“Humility is the fear of the Lord; its wages are riches and honor and life.” – Proverbs 22:4
To think one will become rich by living humbly never enters the mind of one who truly is. They have no thought of riches and honor as the earned reward for humility. They are humble out of a profound sense of their own poverty. Yet the wisdom of Solomon states the wages of humility are riches, honor, and life.
I recently attended the awards ceremony as a guest for 13 new inductees of the Horatio Alger Association. There have only been 608 members inducted since its formation 69 years ago. 300 members still live. An average of 10 are inducted each year and an average of 10 die each year. New members are always of advanced age, so they are never members for a life-time.
The three days of the awards events are spectacular, planned to perfection, and truly inspiring for those in attendance: members, their guests, and the high school seniors who earn Horatio Alger scholarships that year; all of which are quite generous, and offered to winning applicants who have overcome significant adversity already in their young lives. Supreme Court Justice Clarence Thomas has presented the awards to the new members for the past 24 years in the court room of the Supreme Court. Tom Selleck and Lou Dobbs, both members, have been the masters of the award ceremony and formal dinner the following evening since the 90’s. But one of the remarkable traits of the new members who are chosen for their character, for overcoming adversity, rising from nothing and becoming truly successful, often to great wealth, is the genuine sense you get in listening to them; they are normally people of humility.
But despite the fact they are both relatively humble and also have become wealthy, are these the riches and honor of which King Solomon speaks as being the wages of humility? The Gospel of Matthew expresses the nature of true “treasure”; “Do not lay up for yourselves treasures on earth, where moth and rust destroy and where thieves break in and steal, but lay up for yourselves treasures in heaven, where neither moth nor rust destroys or thieves do not break in and steal. For where your treasure is, there your heart will be also…No one can serve two masters, for either he will hate the one and love the other, or he will be devoted to the one and despise the other. You cannot serve God and money.” Is there a conundrum here? Is money-wealth truly a reward for a humble spirit? Or does wise Solomon have something completely different in mind?
When the author of Proverbs speaks of riches is it always or even ever referring to money-wealth, at least in this context, as wages for humility? Or is he referring to true riches; riches of the soul, of the spirit, riches which do not pass away, riches which remain throughout eternity? A rich man or woman, as many of the Horatio Alger Association Members, may be truly humble, but his or her money-wealth is incidental to genuine humility. Humility adorns the character of godly individuals whether rich or poor. In any case, a godly person will never live in abject poverty, seeing God’s promise that He will not allow His children to go begging bread; the promise is never for money-wealth for everyone of His children. In fact, Jesus said, it is harder for a camel to pass through the eye of a needle, than for a rich man to enter the kingdom of heaven.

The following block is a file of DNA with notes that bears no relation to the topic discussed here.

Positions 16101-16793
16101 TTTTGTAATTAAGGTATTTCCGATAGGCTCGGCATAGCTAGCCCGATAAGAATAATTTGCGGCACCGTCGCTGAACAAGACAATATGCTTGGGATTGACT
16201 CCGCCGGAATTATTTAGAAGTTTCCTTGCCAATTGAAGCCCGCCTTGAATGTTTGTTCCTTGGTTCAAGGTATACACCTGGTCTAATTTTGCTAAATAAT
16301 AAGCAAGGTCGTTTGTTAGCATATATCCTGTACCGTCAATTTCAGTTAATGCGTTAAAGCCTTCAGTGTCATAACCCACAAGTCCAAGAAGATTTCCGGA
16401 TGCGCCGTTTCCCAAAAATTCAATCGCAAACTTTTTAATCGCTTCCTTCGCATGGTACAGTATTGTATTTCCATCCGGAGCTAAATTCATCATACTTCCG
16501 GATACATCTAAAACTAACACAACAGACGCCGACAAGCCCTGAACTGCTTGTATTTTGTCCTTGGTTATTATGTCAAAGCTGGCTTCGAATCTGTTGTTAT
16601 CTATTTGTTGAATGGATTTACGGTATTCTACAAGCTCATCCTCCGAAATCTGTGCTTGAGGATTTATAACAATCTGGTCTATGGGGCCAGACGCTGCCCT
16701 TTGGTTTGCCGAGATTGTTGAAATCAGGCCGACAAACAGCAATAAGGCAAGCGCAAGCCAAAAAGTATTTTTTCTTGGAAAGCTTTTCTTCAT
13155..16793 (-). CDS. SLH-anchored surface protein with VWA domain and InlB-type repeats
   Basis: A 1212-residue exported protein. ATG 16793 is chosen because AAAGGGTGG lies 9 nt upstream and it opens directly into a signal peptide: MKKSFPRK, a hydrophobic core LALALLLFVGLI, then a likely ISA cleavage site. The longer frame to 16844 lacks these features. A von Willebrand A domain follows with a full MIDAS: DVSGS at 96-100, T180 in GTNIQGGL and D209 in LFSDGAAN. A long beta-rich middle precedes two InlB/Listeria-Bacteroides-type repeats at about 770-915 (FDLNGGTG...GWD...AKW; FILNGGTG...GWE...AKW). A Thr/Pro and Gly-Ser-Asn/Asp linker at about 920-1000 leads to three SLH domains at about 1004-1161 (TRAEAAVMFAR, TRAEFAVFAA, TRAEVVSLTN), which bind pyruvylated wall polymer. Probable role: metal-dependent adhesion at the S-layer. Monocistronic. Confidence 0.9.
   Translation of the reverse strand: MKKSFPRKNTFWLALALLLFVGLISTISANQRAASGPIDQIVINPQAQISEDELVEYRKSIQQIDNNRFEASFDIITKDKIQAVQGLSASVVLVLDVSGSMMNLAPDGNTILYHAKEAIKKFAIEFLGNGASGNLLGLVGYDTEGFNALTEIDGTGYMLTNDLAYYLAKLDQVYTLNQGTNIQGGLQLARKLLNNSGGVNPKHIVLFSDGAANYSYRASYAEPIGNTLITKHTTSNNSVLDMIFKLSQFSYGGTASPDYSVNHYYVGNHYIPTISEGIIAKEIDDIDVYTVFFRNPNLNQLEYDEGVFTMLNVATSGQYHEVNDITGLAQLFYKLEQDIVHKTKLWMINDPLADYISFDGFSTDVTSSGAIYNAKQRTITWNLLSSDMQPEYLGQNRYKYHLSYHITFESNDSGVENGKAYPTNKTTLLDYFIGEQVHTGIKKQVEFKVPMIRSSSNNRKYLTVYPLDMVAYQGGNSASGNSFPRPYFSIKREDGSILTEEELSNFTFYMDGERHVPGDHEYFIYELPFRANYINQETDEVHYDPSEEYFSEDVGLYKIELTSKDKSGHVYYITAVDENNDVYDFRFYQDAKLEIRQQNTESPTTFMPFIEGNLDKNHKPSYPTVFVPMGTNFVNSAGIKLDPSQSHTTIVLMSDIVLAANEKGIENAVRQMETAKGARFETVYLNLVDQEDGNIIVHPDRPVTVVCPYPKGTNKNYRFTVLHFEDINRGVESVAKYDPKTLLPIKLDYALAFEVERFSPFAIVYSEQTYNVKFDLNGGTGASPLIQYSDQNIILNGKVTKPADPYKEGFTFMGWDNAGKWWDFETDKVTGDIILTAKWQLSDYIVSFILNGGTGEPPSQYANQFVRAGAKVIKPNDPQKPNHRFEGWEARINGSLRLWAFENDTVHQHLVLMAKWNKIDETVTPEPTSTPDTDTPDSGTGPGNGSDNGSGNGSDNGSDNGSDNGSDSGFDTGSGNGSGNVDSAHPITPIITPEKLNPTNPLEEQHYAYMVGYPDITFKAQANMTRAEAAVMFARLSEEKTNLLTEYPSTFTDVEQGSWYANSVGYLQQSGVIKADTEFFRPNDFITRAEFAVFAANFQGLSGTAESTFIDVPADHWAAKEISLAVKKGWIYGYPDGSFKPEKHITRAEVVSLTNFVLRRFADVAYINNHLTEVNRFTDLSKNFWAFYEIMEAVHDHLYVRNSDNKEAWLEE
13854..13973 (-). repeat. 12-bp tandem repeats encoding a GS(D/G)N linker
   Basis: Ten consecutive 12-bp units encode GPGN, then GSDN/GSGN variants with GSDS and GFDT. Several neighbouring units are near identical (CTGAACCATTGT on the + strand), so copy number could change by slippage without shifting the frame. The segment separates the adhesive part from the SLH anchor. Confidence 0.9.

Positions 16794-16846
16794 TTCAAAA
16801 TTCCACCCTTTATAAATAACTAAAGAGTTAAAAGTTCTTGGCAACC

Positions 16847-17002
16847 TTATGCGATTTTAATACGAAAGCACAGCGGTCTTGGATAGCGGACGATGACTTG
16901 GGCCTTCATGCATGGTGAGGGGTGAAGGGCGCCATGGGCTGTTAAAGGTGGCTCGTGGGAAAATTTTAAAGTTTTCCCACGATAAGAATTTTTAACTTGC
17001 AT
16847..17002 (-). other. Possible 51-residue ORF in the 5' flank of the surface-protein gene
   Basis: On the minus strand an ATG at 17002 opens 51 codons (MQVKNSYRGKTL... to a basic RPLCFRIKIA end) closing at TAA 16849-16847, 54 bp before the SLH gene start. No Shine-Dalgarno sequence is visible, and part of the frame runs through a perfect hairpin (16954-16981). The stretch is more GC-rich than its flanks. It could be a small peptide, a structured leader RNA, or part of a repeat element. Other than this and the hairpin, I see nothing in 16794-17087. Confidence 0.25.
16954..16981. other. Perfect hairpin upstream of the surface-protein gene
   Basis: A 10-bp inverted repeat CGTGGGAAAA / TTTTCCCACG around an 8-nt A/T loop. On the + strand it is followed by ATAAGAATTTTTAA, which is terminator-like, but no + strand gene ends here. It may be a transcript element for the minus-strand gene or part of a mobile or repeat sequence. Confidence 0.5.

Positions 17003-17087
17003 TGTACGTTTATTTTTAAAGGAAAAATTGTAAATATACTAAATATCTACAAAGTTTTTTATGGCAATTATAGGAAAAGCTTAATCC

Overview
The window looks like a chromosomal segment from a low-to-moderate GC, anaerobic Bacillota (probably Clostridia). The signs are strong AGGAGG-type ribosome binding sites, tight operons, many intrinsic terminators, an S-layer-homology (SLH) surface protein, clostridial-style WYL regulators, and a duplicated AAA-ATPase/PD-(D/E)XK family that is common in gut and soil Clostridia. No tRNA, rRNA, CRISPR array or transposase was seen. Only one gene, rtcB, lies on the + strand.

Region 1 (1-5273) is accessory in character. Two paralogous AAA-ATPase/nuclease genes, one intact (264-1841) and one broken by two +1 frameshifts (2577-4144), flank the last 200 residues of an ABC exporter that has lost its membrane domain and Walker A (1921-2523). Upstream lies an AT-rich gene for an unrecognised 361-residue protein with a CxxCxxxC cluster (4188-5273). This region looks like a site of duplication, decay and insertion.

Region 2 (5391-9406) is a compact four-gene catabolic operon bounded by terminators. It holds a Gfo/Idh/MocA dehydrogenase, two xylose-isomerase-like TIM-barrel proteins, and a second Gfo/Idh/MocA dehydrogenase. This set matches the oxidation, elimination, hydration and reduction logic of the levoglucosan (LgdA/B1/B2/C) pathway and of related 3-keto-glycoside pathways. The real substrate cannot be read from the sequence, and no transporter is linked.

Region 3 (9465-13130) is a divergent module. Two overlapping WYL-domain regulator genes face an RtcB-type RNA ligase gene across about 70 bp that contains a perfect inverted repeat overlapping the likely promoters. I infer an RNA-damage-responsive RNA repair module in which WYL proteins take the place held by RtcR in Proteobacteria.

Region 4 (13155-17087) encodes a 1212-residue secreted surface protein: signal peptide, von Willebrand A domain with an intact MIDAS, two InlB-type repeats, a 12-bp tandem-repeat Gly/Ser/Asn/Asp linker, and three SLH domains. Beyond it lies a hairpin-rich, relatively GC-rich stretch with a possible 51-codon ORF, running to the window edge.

The truly humble person will be rich in spiritual matters, luxuriating in peace with God, confident in the prospect of eternal reward; and, recognizing and appreciating those “riches” as coming to them personally from God’s hand. They consider themselves as mightily blessed beyond all deserving. These are the riches, honor, and life which are the wages of humility in the fear of God. Corruptible treasures are not comparable objectives of one who consistently fears the Lord; who being humble, never thinks he is. He has a poverty of spirit which eschews any permanently distracting yearning for money-wealth. It is enough; he is content with whatever God does or does not provide.
His treasure resides in being right with God and loving his neighbor as himself. His humility follows the example and attitude of Jesus’ mother, Mary, “Be it unto me according to your Word.” He walks in the wisdom of Micah 6:8: “He has told you, O man, what is good; and what does the Lord require of you but to do justice, and to love kindness, and to walk humbly with your God.” It is enough. It is his total satisfaction. It is the reward of humility.
“Hidden in the hollow of his blessed hand, never foe can follow, never traitor stand; not a surge of worry, not a shade of care, not a blast of hurry, touch the spirit there. Stayed upon Jehovah, hearts are fully blest, finding as he promised perfect peace and rest.”
(3rd verse of Francis Havergal’s hymn, “Like a River Glorious,” 1874)
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